Hi, my name is Broderick Turner, and welcome back to the Los Angeles Times’ Clippers newsletter.
Doc Rivers is all about competing for NBA championships and not about rebuilds.
Clearly, the Clippers are not challengers for the crown and are closer to a start-over than they ever have been since Rivers took over as coach just about five years ago.
Does Rivers want to remain with the Clippers while they’re in the midst of a rebuild or does he want bolt to a better situation?
Do the Clippers want Rivers to stay on as they try and pick up the pieces or would they rather have a fresh face and new voice as their coach?
Those are questions that have to be answered by Rivers and the Clippers’ hierarchy.
Rivers has one year left on his contract for the 2018-19 season that pays just over $10 million.
The Clippers just traded away one of his best players, power forward Blake Griffin, to the Detroit Pistons for Avery Bradley, Tobias Harris, Boban Marjanovic and a first- and second-round draft pick.
Rivers won an NBA championship as coach of the Boston Celtics in 2008, but he was adverse to a rebuild when their championship run reached an apex and began a downward trend with aging stars Paul Pierce and Kevin Garnett being traded to the Brooklyn Nets in 2013.
The Celtics were basically starting over after that move, something Rivers didn’t stick around to see, instead leading to him to join the Clippers in 2013.
So the prevailing thought is that Rivers might be opposed to staying with the Clippers while they are in their start-over mode.
“As long as I look around this place, I don’t see any [championship] banners around here,” Rivers said recently while at the Clippers’ practice facility in Playa Vista. “So, we’re still searching for that. That’s the difference [between Boston and the Clippers]. And until we do that, we got to keep mixing it up.”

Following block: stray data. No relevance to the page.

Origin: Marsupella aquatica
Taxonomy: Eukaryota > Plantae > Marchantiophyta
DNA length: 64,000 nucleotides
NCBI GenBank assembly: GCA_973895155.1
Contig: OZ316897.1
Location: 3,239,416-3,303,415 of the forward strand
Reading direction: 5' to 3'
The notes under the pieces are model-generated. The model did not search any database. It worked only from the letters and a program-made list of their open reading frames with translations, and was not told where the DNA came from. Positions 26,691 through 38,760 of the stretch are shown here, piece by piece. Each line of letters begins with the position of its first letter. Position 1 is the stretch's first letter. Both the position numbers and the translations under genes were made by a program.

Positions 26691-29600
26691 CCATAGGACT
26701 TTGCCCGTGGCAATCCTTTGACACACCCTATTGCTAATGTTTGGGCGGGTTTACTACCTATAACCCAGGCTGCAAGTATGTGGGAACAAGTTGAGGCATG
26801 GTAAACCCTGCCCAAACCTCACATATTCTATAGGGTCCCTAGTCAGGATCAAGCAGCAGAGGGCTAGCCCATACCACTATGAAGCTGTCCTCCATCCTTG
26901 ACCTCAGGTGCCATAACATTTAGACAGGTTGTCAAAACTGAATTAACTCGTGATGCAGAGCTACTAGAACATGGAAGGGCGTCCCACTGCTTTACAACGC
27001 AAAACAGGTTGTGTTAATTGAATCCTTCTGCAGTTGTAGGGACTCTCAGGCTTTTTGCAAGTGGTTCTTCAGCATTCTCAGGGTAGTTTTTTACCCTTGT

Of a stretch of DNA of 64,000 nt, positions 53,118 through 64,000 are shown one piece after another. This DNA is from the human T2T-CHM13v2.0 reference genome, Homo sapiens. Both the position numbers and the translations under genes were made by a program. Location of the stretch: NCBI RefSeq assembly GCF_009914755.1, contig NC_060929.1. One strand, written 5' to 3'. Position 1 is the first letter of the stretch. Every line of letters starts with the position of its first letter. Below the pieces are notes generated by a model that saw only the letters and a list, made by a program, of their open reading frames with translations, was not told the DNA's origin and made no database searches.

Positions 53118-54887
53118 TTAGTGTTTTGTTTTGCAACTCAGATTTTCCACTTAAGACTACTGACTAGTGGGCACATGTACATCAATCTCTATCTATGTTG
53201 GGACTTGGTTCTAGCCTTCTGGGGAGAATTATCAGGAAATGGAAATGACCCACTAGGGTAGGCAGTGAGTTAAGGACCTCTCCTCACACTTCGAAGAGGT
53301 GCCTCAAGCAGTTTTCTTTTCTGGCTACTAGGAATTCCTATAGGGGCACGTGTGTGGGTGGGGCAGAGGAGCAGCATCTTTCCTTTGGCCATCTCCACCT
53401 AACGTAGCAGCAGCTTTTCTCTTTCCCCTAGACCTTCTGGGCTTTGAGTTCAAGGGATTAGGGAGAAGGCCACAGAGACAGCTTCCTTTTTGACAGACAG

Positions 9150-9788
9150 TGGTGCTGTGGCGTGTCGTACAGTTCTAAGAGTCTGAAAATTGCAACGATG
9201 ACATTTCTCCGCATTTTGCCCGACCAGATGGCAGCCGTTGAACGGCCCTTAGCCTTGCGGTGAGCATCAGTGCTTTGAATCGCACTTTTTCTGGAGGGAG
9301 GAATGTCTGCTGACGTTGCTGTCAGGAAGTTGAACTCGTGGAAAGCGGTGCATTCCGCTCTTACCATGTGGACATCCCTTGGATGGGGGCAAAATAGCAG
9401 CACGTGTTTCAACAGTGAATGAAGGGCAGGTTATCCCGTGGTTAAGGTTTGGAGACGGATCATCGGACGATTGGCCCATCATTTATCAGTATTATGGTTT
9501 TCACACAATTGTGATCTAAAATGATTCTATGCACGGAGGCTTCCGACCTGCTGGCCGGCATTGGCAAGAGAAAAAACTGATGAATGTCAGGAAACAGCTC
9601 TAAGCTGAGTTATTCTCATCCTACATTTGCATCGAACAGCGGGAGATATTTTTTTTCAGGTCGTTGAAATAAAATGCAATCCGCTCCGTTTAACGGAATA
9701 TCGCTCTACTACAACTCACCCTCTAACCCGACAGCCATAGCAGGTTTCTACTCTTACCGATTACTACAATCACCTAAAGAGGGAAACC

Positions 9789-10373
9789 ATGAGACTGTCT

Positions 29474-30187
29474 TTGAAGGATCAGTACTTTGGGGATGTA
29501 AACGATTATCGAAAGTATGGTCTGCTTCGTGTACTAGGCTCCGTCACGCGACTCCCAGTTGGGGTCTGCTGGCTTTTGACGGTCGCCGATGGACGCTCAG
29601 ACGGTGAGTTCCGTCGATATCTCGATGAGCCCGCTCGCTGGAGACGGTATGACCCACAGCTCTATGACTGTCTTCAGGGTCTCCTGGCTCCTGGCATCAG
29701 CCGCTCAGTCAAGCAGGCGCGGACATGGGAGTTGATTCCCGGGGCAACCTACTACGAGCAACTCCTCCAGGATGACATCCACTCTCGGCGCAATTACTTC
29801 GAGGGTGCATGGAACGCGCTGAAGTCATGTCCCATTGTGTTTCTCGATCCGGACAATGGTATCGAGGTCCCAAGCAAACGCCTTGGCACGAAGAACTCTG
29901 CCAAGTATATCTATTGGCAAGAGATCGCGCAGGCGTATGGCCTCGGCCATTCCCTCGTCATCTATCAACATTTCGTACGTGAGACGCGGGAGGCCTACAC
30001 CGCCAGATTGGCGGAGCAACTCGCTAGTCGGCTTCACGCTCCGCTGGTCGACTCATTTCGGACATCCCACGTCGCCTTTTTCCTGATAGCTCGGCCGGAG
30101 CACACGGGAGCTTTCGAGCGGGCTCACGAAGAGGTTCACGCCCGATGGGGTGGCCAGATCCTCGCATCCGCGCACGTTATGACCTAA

And the Clippers have, sending Griffin, Brice Johnson and Willie Reed to the Pistons.
The Clippers had a lot of regular-season success during Rivers’ first four seasons here, winning at least 50 games each season.
But the big three of Griffin, Chris Paul and DeAndre Jordan never got past the second round of the playoffs.
The first step in the tear-down began last summer when Paul demanded a trade to the Houston Rockets. The Griffin trade was the next domino to fall. The next course of action could be the trade of Jordan.
“We had a great run. We got close,” Rivers said. “Like I said a couple of weeks ago when CP [Chris Paul] was in town: That was a good group. We had our chances. But when you blow your chances and don’t get them, you usually don’t stick around and get them back. I can name a thousand teams that’s happened to. And for us, unfortunately, we had a shot…
“It’s tough to win. I don’t think anybody understands how hard it is to actually win a title. Until you do that, if you’re really in it seriously, you’re going to be frustrated a lot. You’re going to have to make tough decisions and this one was a tough decision.”
There are a lot of challenges ahead for the Clippers this season.
They still are in the playoff chase, holding on to the ninth spot in the Western Conference.
But the Clippers also could have two lottery picks in the 2018 NBA draft.
Unquestionably, Rivers is all about winning even in the face of big challenges.
“No. 1, you got to make sure the guys you have you’re trying to win,” he said. “As crazy as that sounds, that’s the first one. You have to coach the guys that you have. You have to get them to see losing Blake is a big deal, all right, and everybody else has to step up. That’s No. 1.
“The second part of it is the guys that we do bring in you have to welcome them in. The third part of that is you want them to understand that losing a Blake is hard. That doesn’t mean he’s not your friend anymore….That part of your life doesn’t end. He’s just no longer your teammate, and that’s probably the toughest part.”
In case you missed it
Austin Rivers is ready to return from injury.
Blake Griffin says goodbye to Clippers fans.
Trading Blake Griffin was stunning and smart.
(All times Pacific)
Saturday vs. Chicago, 12:30 p.m.
Monday vs. Dallas, 7:30 p.m.
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